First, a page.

Rice is an important cereal worldwide and it occupies the top position among the cereals in Bangladesh. Rice plant suffers from around 32 diseases of which ten are major in Bangladesh at present. Among the diseases, Bacterial Blight (BB) caused by X. oryzae pv. oryzae (Xoo) considered as a most destructive disease occurs in both rainfed and irrigated seasons of Bangladesh. BB causes considerable yield loss varies from 30 to 50% depending on the outbreak. It is also an important disease in most of the South and Southeast Asian countries. To develop environment-friendly sustainable management approach against BB of rice, in total sixty three plant growth promoting bacteria were identified from rice phylloplane and rhizosphere that are antagonistic to X. oryzae pv. oryzae during boro and aman seasons 2018 and 2019.These bacterial species inhibited the growth of X. oryzae pv. oryzae in vitro by 20.83 to 76.19%. These bacterial isolates were identified by sequencing of PCR products of 16SrDNA belonging to the genera mostly Pseudomonas, Bacillus and Serratia. Out of these bacterial species, 48 bacterial species were found as positive for IAA production, all 63 bacterial species were found positive for siderophore production and 48 were found capable to solubilize insoluble phosphate. Based on growth inhibition of X. oryzae pv. oryzae in in vitro, thirty two bacterial species were selected for plant growth promotion assessment and evaluation of net house and field efficacy in controlling BB of rice. These bacterial species were formulated using talcum powder which was viable for at least three months post formulation. Assessment of plant growth promoting determinants revealed that all 32 bacterial species identified in this study enhance the growth of rice plants as measured by root and shoot length and and reduced the BB severity in susceptible rice cultivar significantly as compared with untreated control.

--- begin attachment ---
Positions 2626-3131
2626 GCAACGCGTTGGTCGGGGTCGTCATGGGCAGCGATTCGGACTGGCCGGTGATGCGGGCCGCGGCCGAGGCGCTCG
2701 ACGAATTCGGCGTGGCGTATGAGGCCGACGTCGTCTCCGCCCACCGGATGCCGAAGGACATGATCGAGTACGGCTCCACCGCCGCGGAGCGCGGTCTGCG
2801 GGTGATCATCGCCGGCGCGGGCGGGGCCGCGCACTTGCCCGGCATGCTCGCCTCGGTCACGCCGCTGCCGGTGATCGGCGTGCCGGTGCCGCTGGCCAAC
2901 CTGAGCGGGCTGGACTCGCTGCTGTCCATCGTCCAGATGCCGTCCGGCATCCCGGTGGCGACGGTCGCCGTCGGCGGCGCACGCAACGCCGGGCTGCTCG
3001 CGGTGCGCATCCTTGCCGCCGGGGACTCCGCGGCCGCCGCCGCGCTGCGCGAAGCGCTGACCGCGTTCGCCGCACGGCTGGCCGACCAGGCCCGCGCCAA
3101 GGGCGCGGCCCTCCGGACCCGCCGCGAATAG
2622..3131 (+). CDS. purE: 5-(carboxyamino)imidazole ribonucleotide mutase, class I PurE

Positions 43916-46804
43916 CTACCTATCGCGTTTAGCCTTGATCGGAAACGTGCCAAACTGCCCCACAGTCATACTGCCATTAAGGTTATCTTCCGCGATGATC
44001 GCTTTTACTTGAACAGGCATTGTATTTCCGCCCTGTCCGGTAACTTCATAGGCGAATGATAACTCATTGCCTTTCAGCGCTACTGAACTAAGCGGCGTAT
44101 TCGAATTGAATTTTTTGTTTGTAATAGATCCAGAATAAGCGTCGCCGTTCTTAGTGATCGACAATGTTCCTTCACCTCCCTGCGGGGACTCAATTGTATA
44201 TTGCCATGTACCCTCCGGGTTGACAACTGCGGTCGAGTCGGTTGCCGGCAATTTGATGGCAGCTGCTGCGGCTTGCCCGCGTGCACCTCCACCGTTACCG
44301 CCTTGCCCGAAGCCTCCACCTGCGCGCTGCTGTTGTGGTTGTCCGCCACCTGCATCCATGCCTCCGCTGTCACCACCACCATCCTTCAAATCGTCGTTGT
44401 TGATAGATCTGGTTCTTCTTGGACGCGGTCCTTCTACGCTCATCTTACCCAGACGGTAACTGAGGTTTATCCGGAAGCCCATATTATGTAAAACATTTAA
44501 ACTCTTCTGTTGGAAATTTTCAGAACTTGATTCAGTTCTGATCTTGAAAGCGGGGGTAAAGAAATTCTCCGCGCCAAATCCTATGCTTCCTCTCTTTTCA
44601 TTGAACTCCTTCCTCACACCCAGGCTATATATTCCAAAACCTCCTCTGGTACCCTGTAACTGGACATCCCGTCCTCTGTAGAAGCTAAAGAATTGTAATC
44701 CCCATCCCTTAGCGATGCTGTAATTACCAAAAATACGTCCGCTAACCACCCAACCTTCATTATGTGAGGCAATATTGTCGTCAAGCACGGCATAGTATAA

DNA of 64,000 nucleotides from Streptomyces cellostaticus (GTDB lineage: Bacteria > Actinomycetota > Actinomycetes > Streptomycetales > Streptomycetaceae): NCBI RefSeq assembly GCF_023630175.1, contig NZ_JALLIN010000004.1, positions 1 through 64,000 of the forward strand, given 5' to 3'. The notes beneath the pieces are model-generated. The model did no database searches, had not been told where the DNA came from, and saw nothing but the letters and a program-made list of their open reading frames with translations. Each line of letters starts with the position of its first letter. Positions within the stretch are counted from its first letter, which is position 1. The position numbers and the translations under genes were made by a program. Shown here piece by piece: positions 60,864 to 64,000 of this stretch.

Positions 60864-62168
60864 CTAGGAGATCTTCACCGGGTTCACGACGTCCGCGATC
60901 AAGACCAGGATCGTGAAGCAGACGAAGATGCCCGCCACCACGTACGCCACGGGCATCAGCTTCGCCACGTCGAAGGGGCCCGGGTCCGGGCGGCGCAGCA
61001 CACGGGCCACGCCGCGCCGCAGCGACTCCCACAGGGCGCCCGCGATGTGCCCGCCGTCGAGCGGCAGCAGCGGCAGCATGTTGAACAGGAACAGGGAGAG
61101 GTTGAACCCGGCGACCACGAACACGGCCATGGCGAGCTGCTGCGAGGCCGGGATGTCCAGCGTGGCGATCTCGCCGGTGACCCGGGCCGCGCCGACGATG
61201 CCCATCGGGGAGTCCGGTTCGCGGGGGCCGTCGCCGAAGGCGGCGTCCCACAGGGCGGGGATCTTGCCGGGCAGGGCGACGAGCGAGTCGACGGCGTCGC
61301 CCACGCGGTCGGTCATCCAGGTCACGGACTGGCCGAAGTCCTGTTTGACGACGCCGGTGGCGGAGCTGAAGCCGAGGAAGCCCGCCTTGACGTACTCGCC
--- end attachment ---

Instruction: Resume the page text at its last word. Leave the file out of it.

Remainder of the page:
Part of the book: Integrative Advances in Rice Research
Maize (Bhutta) is one of the important growing cereal crops in Bangladesh. Toxigenic fungi such as Aspergillus and Fusarium infect stored maize grains. Enzyme-linked immusorbent assay (ELISA) was used to determine total aflatoxins and fumonisins contamination in stored maize grains collected from 15 Bangladeshi maize-producing areas. The highest total concentration of aflatoxins (103.07 µg/kg) and fumonisin (9.18 mg/kg) was found in Chuadanga and Gaibandha, whereas the lowest was detected for aflatoxins (1.07 µg/kg) and (0.11 mg/kg) in Dinajpur and Cumilla, respectively. The findings clearly demonstrated that aflatoxin concentrations in samples from six regions and fumonisin concentrations in samples from 10 regions were beyond the regulatory limit of aflatoxin (10 ppb) and fumonisin (1 ppm), respectively, as set by European Union (EU). However, a positive correlation between aflatoxins with toxigenic A. flavus, and fumonisins with toxigenic Fusarium spp. was observed. The fungi associated with maize grains were identified by sequencing of ITS regions. Moreover, toxigenic A. flavus was confirmed using primers specific to nor, apa2, omtA and primer FUM1 for F. proliferatum and F. oxysporum. Since the Bangladesh Food Safety Authority has not authorized any precise regulation limits for maize mycotoxin contamination, these results will serve as a benchmark for monitoring mycotoxin contamination in maize and also to develop globally practiced biocontrol approach for producing safe food and feed.
Part of the book: Maize Genetic Resources